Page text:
In Minister for Immigration v SCAR [2003] FCAFC 126 (6 June 2003), the Full Court of the Federal Court said at [31] that:

"31 It is also clear that the requirements of natural justice in any particular instance are to be determined in the relevant statutory context: see Kioa v West (1985) 159 C LR 550 at 584-585, 611. This means that it may be misleading, at least in Australia, to discuss �natural justice' as if that term always has a fixed meaning in every statutory context. So, for example, the fact that an obligation to afford natural justice does not normally imply a duty upon the decision-maker to make inquiries (see Re Media, Entertainment and Arts Alliance; Ex parte Hoyts Corporation Pty Ltd (1994) 119 ALR 206 at 213-214) does not mean that there may not be a duty to inquire in relation to a particular issue under a particular statute. Inquiries in relation to �fitness to plead' may be an obvious example: see Eastman v The Queen (2000) 203 CLR 1."

Ground 4

The applicant's claims the RRT made its decision in bad faith finds no support in the RRT's reasons. The RRT made its decision accepting that the applicant was an independent candidate in the May 2001 Tamil Nadu elections who was threatened by a DMK figure to withdraw.[21] The applicant had the opportunity to give extensive evidence at the hearing on 16 April 2003 and its decision was delivered, with detailed reasons, on 17 June 2003.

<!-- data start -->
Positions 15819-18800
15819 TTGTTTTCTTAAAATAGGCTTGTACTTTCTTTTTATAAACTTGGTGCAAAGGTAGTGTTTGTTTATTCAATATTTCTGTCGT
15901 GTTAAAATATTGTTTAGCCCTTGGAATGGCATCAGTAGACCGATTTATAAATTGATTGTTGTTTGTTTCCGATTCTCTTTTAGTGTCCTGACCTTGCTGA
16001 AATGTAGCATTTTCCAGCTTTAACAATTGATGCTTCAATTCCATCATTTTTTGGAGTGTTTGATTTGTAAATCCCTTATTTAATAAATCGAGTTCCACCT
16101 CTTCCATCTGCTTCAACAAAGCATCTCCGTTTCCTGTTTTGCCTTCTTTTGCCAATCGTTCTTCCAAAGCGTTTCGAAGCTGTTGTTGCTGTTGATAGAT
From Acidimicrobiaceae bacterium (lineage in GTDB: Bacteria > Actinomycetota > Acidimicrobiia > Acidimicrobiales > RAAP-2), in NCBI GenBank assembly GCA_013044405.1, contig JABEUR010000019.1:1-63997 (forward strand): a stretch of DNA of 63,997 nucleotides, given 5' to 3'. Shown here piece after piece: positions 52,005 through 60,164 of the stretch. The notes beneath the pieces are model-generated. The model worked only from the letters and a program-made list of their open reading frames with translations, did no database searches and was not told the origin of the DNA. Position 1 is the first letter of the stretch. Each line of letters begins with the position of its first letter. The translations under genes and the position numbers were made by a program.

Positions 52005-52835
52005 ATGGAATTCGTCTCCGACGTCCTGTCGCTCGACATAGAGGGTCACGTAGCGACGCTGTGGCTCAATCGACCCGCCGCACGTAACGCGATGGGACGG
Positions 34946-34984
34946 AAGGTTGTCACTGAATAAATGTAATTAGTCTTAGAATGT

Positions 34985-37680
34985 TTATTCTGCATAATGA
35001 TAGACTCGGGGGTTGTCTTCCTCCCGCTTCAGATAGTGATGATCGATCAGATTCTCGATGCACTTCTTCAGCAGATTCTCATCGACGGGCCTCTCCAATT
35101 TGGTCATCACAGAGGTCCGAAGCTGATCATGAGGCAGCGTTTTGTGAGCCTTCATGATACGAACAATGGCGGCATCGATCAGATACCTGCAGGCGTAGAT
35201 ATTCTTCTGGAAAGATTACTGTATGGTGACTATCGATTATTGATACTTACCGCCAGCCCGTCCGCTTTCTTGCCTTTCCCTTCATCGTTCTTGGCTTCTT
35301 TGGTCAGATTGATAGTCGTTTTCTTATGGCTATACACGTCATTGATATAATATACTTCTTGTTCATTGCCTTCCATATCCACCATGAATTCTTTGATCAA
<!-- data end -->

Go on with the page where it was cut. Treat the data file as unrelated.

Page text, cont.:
Ground 5

The applicant's claim that the RRT deprived the applicant of natural justice is also incapable of being sustained. By letter dated 21 March 2003 the applicant was invited to attend the hearing on 16 April 2003 to give oral evidence and present arguments in support of his claim.[22] The RRT's reasons disclose numerous references to the oral evidence given by the applicant to the RRT.

Ground 6

The applicant claims that the RRT "denied the evidentiary proof of my claim". The RRT, in fact, accepted the applicant's principal assertions and documents other than his claim that he had to bribe airport officials to leave India and was on a terrorist blacklist. The RRT was entitled to consider and evaluate all of the available evidence and it was open to the RRT to reach the conclusions that it did on the evidence.

Ground 7